The sad thing is, I meant it. But, you couldn’t tell from how it sounded.
Just. Shut. Your. Mouth.
In the silence that followed, my brain scanned it all at warp speed, trying to find balance and perspective in it all.
Wasn’t it nice that Judah took something I said seriously? Took action? Didn’t he deserve points for that?
It was defensiveness that was telling me that I was the only one who takes care of our house, and yet, there he was, searching for the source of a horrid smell, cleaning out a cabinet, and thoughtfully putting everything back.
Thoughtfully in HIS mind.
If he was putting things back in an organized, intuitive fashion, that meant that I had arranged the cabinet in an unorganized, unintuitive fashion!
This was an attack on my character. On my organizational skills. He used to tell everyone how organized I am. I guess he changed his mind! He apparently knows better. Even though he doesn’t really use what’s in there anyway. When’s the last time he refilled the soap dispenser?
And, I’m back to attacking him as a means of defense.
Why can’t I just be happy? Grateful?
There’s an old internal script that says, “He doesn’t listen to me.”
Then, he does listen to me and takes action. And, it’s too much. Overkill.
I didn’t need him to reorganize my cabinet. There was just a smell.
I don’t always know what I want him to do, but it is instantly clear what I don’t want him to do as soon as he does it.
He’s not doing it right.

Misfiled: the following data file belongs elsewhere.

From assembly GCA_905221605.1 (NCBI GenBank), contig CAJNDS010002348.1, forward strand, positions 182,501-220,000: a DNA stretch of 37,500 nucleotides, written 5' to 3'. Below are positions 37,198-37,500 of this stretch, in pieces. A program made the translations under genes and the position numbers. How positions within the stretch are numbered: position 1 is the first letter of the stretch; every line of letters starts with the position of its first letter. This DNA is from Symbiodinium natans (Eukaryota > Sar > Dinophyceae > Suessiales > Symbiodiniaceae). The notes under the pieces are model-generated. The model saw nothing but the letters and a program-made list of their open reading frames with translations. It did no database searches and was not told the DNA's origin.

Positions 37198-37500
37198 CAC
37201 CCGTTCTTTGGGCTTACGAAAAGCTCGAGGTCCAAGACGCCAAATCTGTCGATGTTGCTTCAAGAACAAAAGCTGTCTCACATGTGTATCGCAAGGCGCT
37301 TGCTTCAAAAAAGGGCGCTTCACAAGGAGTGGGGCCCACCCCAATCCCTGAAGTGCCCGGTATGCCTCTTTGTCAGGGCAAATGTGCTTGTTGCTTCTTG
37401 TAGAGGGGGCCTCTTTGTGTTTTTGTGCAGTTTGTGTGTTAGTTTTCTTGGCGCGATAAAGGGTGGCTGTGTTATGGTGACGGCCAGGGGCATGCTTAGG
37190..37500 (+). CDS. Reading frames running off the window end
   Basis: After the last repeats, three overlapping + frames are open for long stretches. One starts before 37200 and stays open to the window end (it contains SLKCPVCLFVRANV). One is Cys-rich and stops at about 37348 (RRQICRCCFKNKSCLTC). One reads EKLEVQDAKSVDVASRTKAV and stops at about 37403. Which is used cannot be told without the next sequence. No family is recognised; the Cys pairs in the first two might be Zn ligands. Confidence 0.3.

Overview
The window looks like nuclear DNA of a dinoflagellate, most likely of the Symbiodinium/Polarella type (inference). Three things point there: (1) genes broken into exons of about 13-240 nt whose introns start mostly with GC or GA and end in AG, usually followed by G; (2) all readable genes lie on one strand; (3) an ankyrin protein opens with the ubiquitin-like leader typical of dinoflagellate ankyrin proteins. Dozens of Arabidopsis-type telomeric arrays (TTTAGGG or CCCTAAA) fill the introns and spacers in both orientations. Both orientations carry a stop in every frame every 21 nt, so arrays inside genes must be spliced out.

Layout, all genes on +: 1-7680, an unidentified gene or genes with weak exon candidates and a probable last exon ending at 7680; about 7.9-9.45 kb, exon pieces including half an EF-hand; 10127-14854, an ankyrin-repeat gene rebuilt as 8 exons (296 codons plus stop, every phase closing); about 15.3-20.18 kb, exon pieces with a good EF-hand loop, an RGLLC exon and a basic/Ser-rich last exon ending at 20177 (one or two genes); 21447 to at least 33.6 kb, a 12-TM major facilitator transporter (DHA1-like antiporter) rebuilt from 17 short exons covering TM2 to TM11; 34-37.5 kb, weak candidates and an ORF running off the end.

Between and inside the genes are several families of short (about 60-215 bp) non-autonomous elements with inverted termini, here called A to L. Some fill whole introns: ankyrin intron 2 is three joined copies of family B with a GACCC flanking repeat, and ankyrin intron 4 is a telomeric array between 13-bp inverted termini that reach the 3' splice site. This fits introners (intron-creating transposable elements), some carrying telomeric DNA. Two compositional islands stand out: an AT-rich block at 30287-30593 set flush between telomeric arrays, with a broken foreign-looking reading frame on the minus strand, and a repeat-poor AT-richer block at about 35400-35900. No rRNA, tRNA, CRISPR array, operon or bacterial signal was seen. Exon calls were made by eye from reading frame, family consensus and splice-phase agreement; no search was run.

The right that benefits me.
I hate this part of me. I don’t understand her. What does she gain?
Part of me feels out of control.
That’s not what I wanted to happen.
Part of me feels defensive.
Oh, you’re going to organize the cabinet, are you?
I felt good about the choice to calm myself on the couch while he searched for the source of the stench … and then subsequently reorganized my already-organized cabinet.
I closed my eyes. Breathed deeply. Reflected on the emotions swirling inside me from a place of curiosity.
And then, I got up, marched over, demanded a tour of this brilliantly-intuitive layout, criticized what I could, barked an ungrateful sounding “thank you”, and stomped upstairs in an effort to save him from me. But, not without one last quip, “Sorry I’m such a bitch.”
A statement born of honesty that unfortunately passive-aggressively threw the ball in his court.
Your move. Let it simmer in silence. Or, come tell me I’m not a bitch.